Professors and students alike had praised his work managing the microscope lab.His suit alleged he was excluded from a secret meetings of the microscopy committee.In a “smoking gun” email, university officials suggested they could ease Armitage out of his part-time position by making it full-time, Reinach said.A colleague described the process as a “witch hunt,” according to . The university alleged his firing was simply a restructuring of their biology department and not a case of religious discrimination.But CSUN lost its bid to have the judge summarily throw the case out of court as groundless in July of last year.So CSUN settled with Armitage for 9,500 in 2016, according to .
You can just erase evolution off the whiteboard because of soft tissue in dinosaur bones.” Armitage was hired as a microscopist to manage CSUN’s electron and confocal microscope suite in 2010.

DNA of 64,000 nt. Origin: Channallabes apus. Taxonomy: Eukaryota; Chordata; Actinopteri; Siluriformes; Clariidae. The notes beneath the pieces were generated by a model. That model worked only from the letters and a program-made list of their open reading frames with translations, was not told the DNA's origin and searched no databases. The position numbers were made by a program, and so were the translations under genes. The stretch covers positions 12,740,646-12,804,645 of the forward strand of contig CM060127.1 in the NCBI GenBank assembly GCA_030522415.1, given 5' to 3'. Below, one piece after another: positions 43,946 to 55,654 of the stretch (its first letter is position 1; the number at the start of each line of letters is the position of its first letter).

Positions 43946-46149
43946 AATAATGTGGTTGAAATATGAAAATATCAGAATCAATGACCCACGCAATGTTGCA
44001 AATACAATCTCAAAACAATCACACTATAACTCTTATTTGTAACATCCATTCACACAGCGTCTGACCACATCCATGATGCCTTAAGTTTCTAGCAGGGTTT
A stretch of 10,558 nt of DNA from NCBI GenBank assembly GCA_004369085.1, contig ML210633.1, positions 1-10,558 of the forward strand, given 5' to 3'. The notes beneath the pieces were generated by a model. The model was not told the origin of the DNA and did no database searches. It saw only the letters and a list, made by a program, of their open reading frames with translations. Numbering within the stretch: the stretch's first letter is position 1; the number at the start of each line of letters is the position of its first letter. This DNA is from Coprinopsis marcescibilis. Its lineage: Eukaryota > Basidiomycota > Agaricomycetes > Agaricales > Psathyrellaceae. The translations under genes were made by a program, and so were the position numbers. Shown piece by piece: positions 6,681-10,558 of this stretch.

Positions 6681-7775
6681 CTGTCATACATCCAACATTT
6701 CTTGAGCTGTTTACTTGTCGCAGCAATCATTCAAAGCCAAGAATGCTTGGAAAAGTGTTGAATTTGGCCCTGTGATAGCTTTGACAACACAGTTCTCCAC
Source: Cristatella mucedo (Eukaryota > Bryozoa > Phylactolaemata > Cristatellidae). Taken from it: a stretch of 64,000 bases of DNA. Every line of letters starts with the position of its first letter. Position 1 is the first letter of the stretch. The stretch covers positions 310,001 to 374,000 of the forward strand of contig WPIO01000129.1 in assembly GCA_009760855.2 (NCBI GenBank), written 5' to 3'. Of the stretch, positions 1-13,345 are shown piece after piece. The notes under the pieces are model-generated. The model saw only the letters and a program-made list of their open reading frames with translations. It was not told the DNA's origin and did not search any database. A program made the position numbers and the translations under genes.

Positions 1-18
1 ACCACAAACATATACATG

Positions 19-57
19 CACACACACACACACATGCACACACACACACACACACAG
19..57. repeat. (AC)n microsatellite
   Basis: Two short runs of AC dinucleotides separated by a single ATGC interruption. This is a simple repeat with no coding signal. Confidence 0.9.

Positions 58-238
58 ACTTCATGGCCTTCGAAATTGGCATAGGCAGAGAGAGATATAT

His findings seconded groundbreaking discoveries by noted molecular paleontologist Mary Schweitzer, who triggered an earthquake in the world of paleontology when she published about soft tissue in dinosaur bones in 2005.
(Schweitzer subsequently postulated that iron is responsible for preserving the soft tissue.) Armitage’s February 2013 study was published in the peer-reviewed , a journal of cell and tissue research. A biology professor had come into his office and said, “We are not going to tolerate your religion in this department.” Armitage fought back.
Back at CSUN, he put the fossil under his microscope and made the startling discovery: unfossilized, undecayed tissue was present.
If the dinosaur were 65 million years old, the soft tissue could not have possibly remained, he says.